Babylon Health has selected Google Cloud as its latest company to join its hybrid-cloud infrastructure in a bid to speed up access to patient data.
Babylon’s digital platform uses AI and machine-learning technology, and works in partnership with providers to deliver healthcare and information when and where it’s needed. It has turned to Google Cloud to find a solution to the need to securely store and analyse the increasing volume of sensitive data it was collecting.
The partnership has seen Babylon speed up its data processing to reach an average of 190 TB of data daily, compared to 1 TB per week. This has enabled the company to focus on delivering improved healthcare and makes it far more scalable for the future.
“It’s a relief to build without being concerned about infrastructure scalability or availability,” Natalie Godec, cloud engineer at Babylon said. “We have more time to focus on serving customers instead of worrying about how much data we’re processing.”
Two new levels of protection have been created using Cloud Identity and Access Management to ensure secure and granular control over who is accessing the data. In addition, Translation API is helping it to deliver care in a patient’s native language.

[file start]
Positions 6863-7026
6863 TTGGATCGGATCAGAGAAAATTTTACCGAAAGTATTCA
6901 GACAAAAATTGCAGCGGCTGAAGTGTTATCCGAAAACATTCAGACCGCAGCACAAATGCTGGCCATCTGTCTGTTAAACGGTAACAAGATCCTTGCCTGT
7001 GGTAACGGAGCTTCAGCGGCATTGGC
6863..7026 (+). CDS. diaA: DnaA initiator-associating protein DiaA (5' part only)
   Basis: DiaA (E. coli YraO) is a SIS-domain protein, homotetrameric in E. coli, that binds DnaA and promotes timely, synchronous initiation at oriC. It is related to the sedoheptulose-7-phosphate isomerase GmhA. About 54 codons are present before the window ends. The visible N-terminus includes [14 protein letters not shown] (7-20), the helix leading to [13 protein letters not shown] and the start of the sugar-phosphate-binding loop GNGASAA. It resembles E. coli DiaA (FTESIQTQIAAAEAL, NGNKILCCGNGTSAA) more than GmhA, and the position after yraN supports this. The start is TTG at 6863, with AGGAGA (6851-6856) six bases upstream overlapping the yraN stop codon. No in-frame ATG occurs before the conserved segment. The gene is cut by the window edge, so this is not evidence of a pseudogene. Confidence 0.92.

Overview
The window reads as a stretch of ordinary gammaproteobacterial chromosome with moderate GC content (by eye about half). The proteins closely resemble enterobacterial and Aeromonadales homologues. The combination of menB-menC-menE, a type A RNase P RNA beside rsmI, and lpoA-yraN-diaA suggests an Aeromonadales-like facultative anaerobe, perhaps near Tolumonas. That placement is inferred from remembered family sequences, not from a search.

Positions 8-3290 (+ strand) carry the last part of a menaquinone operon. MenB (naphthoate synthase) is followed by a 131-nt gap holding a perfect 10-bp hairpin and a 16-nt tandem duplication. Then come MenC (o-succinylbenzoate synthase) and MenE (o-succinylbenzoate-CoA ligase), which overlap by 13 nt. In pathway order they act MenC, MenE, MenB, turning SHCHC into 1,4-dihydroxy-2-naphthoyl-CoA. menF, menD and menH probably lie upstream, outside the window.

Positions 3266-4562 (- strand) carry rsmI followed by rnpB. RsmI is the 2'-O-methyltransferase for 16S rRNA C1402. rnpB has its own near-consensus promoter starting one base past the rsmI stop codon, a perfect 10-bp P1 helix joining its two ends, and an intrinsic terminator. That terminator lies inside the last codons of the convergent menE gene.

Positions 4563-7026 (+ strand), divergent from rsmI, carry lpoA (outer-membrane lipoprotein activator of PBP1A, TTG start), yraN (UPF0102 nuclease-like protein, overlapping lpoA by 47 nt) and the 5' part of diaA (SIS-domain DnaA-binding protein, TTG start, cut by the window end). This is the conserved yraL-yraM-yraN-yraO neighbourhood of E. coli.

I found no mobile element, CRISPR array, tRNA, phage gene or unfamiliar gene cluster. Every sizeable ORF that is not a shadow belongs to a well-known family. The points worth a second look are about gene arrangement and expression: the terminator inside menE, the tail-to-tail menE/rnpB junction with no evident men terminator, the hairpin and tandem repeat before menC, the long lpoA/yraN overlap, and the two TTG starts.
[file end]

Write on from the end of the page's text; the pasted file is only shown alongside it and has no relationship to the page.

“We are not in the business of building a platform, we knew we could go further faster if we brought in an external supplier instead of building everything in-house,” says Richard Noble, engineering director of data at Babylon. “We chose Google Cloud because we knew it could scale with us and support us with our data science and analysis and we could build the tools we needed with it quickly. It offers the solutions that enable us to focus on our core business, access to health.”
The work has integrated over 100 data sources, giving access to 80 billion data points, and at the same time has saved hundreds of hours of work through automated transcriptions of 100,000 video consultations made in 2021. In addition, the time needed to build a new dataset and provide access to data has dropped from six months to just a week.
Babylon’s next challenge is to provide the same level of care in each of the different populations it serves. Noble explained: “Consider places such as Rwanda, where we can’t expect everyone to have a smartphone. That’s why we’re looking at options like text message support, so more people can access the healthcare services they need.”
Acknowledging the country’s need to further digitise its healthcare, Babylon launched an AI triage tool into Rwanda at the end of last year.